Maddie and Sayara meet in the Bahamas on vacation and instantly bond. Both from wealthy households, the girls are curious, spunky, kind, and charmingly teen-aged. They marvel at how much they have in common despite living on opposite sides of the globe, and become fast friends. But Sayara’s vacation is cut short when her cousin Themi is put in jail for driving a car, and Maddie makes it her mission to “help Themi” by travelling to “the Kingdom” to… break her out of jail?
Maddie’s naivety is overplayed in order to teach the reader lessons about cultural differences, but the author doesn’t give teens enough credit. Sayara is clearly from the Middle East, and descriptions of where she lives very closely align with Saudi Arabia, but language is kept vague to the point of being disrespectful: all characters, even locals, call the burqa a “tent;” frequent reference is made to the “Faith Police” without ever once mentioning a faith. There are long, pedantic explanations about the rules governing “the Kingdom,” all performed for Maddie’s benefit, which would have been a great opportunity to expose teenagers to the mores of a real place and the lives of real women. Still, scenes in “the Kingdom” do enlighten readers to the discrepancies in expectations for women. As Sayara pleadingly asks Maddie, “Why am I considered a burden, and you get to be a blessing?”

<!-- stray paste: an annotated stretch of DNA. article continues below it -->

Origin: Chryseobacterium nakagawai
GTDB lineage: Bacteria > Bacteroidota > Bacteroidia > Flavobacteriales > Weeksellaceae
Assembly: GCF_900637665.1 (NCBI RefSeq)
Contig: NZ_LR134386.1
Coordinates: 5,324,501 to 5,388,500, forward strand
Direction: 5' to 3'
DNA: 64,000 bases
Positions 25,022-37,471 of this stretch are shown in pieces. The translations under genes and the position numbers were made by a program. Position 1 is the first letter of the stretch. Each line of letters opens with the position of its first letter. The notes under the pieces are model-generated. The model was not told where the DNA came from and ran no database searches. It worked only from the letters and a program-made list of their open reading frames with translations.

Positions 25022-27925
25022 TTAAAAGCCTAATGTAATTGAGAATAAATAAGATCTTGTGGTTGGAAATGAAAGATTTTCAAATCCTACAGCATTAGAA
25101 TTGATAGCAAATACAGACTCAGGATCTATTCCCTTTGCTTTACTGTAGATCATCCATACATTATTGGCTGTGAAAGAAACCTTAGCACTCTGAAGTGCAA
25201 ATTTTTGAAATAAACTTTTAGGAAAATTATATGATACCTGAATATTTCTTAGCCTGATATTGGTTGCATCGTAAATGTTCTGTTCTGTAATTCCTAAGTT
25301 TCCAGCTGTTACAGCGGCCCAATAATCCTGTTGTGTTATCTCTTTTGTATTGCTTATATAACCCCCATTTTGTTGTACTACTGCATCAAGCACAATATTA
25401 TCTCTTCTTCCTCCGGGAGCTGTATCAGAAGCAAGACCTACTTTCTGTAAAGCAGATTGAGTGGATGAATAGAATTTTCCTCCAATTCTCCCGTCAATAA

The girls are realistically 13 and young adult readers will root for their star-crossed friendship. The characters have a genuine bond and fresh personalities that immediately endear the reader to their wild schemes. The plot is filled with action and clever turns, and plenty of scenes in which girls get to shine. It is a disappointment that such a genuine, honest friendship story is held back by vague language.
A cross-cultural friendship story filled with high-wire action and suspense, MADDIE & SAYARA is a fun read that too often condescends to the reader in its vague language.
~Danielle Bukowski for Indie Reader